By Melissa Deuter, MD
Recent reports place the US college drop out rate at around 46 percent. That’s not a typo—46 percent. That means students who enter (and pay for) college in the US successfully complete a degree only 54 percent of the time, a little over half. Experts in educational policy point to the high cost of college, or to academic readiness as the cause for soaring drop-out rates, but as a psychiatrist who specializes in treating college-aged patients, I’m not so sure. When a student is in a crisis of college failure, I am often one of the first numbers the parents dial.
My phone starts ringing two weeks after final exams, when grades arrive in the mail. The messages are from parents of kids with bright futures, flunking college courses. Students might drink too much, hate college and want to quit, or perhaps have no discernible reason for poor grades. One with “no reason” to struggle academically has an appointment with me next week, a young man I have known for two years, and I can guess many of the details now. Let’s call him Evan.
Evan graduated from a prestigious private high school with honors. His SAT scores were through the roof. I saw him for anxiety during his junior and senior years of high school, anxiety brought on by girlfriends and adolescence in general, but he never had any trouble with academics. He was a brilliant student. Straight A’s in a college prep high school, honors and AP classes filled his schedule. Teachers loved him, assignments were turned in on time; he was a great candidate for a dazzling future first as a college student, then later as a professional. Evan and his parents were puzzled by my growing concerns his senior year—I was afraid he was unprepared for college. I raised the issue several times, and it fell on deaf ears. Academically, they knew he was ready. I was worried about his non-academic skills. Eventually his social anxiety subsided and they stopped coming. I didn’t hear from him or his parents until winter break three semesters into college. He was on academic suspension.
The family will come this week, and I will review my concerns raised two years ago. Sure, Evan was a good kid. He was intelligent and cooperative, but he had to be pushed, often pushed hard, to get things done. The first time I met his mother, she called herself a “Tiger-Mom,” apparently uncertain whether she thought it was a good or a bad thing to be. She said the family valued academics, college and post college education, achievement, and personal responsibility. Both parents were high achievers— ambitious perfectionists, both driven to achieve. These were all precisely the reasons for my concern. Kids from families like Evan’s don’t necessarily do well in college, at least not as often as folks believe they will.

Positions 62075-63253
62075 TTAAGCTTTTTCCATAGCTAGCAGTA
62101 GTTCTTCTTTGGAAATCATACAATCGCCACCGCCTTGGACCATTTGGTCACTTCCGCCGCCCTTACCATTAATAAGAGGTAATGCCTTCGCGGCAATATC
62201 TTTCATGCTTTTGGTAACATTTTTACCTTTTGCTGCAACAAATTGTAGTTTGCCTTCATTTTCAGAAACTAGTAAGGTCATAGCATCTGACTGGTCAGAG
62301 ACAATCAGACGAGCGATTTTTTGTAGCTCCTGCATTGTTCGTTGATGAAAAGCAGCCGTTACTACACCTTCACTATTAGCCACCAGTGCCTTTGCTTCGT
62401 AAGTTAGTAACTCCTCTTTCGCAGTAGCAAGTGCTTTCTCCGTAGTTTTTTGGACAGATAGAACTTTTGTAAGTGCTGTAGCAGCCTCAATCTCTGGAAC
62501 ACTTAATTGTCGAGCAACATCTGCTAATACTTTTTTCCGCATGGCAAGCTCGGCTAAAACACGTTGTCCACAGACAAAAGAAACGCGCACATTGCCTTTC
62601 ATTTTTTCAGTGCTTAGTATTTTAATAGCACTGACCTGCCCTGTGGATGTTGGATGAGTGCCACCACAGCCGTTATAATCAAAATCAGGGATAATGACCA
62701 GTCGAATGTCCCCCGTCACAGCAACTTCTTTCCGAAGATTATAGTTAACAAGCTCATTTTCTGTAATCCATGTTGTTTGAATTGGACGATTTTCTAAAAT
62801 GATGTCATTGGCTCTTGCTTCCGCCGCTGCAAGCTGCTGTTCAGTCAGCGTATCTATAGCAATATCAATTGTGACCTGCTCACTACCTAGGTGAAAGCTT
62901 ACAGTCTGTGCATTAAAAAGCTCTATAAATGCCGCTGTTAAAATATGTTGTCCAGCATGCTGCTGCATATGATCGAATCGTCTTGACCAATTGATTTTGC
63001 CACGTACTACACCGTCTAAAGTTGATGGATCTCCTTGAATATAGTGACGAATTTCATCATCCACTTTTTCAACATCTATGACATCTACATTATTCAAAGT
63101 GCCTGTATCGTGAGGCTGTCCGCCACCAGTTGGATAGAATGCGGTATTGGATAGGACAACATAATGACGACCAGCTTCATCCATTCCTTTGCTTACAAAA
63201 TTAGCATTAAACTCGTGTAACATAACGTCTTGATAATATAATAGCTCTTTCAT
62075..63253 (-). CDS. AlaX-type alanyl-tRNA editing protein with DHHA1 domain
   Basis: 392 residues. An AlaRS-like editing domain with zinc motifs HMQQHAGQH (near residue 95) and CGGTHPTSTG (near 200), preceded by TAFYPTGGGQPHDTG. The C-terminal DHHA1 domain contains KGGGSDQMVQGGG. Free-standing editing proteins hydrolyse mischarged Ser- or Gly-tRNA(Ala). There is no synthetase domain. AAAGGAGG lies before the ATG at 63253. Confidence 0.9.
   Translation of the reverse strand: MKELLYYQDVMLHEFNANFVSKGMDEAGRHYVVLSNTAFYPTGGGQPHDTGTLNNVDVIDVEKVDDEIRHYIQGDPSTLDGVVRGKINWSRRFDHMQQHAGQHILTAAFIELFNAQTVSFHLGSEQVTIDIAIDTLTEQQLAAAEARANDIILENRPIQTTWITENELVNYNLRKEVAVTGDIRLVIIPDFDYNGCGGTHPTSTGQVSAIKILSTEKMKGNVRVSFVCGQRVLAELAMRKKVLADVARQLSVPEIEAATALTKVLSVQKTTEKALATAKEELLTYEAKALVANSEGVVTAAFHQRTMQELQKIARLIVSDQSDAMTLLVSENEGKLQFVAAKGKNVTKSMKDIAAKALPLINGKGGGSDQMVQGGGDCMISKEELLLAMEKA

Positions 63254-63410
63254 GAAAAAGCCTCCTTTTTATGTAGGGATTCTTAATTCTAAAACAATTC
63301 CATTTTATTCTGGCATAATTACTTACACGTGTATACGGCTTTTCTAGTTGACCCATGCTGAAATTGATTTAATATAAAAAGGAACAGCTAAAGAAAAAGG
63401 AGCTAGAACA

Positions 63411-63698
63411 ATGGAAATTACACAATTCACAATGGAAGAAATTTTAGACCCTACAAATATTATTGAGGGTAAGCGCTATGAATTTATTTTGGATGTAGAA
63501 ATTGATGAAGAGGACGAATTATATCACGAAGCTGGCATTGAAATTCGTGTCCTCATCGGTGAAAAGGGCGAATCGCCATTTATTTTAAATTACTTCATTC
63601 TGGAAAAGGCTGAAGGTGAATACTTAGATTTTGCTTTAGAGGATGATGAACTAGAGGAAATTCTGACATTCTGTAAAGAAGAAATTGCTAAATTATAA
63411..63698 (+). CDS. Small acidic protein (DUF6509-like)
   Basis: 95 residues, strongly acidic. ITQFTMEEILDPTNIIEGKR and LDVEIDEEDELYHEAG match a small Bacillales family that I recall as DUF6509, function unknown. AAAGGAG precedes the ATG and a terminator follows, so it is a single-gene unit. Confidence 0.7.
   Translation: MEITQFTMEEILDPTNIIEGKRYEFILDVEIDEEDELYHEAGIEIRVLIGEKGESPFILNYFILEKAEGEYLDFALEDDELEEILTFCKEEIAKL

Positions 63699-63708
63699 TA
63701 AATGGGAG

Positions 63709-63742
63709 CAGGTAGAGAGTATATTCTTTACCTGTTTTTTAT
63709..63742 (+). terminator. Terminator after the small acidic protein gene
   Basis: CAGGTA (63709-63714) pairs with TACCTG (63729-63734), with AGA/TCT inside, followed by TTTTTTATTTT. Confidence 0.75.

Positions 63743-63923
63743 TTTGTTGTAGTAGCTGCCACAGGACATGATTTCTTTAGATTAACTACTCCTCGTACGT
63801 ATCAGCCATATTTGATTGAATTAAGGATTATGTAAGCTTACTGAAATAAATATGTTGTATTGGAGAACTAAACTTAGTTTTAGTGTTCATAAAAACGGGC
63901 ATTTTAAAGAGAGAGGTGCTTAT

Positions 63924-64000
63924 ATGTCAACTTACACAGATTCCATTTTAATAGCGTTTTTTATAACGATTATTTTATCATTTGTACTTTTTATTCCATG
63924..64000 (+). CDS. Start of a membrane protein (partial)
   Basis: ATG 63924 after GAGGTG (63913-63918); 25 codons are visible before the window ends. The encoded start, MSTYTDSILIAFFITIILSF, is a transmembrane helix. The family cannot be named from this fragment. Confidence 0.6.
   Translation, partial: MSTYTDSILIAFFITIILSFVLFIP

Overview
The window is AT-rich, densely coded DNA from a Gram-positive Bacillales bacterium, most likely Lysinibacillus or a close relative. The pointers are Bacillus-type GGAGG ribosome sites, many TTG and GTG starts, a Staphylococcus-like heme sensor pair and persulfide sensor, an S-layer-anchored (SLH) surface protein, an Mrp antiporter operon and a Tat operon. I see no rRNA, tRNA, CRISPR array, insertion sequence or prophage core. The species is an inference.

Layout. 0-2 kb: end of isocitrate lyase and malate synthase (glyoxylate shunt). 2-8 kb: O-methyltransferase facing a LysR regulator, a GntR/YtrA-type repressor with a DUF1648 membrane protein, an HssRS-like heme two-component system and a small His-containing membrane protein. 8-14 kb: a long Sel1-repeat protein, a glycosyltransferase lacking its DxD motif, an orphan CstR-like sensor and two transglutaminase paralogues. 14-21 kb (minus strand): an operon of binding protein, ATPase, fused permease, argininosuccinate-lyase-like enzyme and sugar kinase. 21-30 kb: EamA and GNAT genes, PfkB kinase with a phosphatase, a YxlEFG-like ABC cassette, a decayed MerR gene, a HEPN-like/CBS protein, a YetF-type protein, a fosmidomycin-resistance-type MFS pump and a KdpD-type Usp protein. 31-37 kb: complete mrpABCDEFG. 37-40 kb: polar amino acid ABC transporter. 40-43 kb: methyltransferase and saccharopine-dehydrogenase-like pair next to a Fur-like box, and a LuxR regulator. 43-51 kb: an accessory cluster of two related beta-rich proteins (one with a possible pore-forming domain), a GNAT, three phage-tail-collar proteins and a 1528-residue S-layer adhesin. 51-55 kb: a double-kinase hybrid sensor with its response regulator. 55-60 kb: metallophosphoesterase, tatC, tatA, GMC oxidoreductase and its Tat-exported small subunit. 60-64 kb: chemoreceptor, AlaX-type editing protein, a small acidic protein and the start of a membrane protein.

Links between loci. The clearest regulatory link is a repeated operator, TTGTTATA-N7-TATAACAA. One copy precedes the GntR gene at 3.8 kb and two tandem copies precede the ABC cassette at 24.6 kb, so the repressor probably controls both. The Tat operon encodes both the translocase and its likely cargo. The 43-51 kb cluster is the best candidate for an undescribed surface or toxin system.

Motivation and ambition are hard to instill or measure. They don’t seem to be inherited like eye and hair color. Drive comes from someplace else. Two ambitious parents probably expect to have ambitious kids, but often one or more children of go-getter parents will not be go-getter types. In fact, as a professional, I have come to expect one highly “laid-back” child to be the norm when both parents are ambitious and driven. I have often thought that Family Systems Theory might explain the rate of unmotivated kids from high achiever parents: maybe the family system already has enough ambition, so the child adopts a laid-back stance; the open space in the family system.
When I meet a teen with two driven parents, I look for the signs of this family dynamic. In Evan’s case, his “Tiger Mom’s” constant pushing was a big indicator that he might lack internal drive. Evan didn’t “push” himself. He was propelled by his mom. Also, Evan wasn’t excited about his life or his future. He didn’t get fired-up about anything. He obeyed his parents and tried to stay out of trouble, but when he got to college without his parents, then what would keep him going?
Most college student retention policies focus on academic skills and funding, but how many of the students simply lack the internal drive for college, like Evan? He had the academic skills and the finances for college, and he’s not making it. The social policy makers can’t help Evan, but I hope his parents can. I will advise them to stop steering and give over the reins to Evan. Let him work, ask him to pay rent, and try to leave him space to cultivate a spark of excitement about life. In essence, I will ask them to back off and make room for Evan’s ambition to grow.
Dr. Deuter is a psychiatrist who specializes in the care of emerging adults.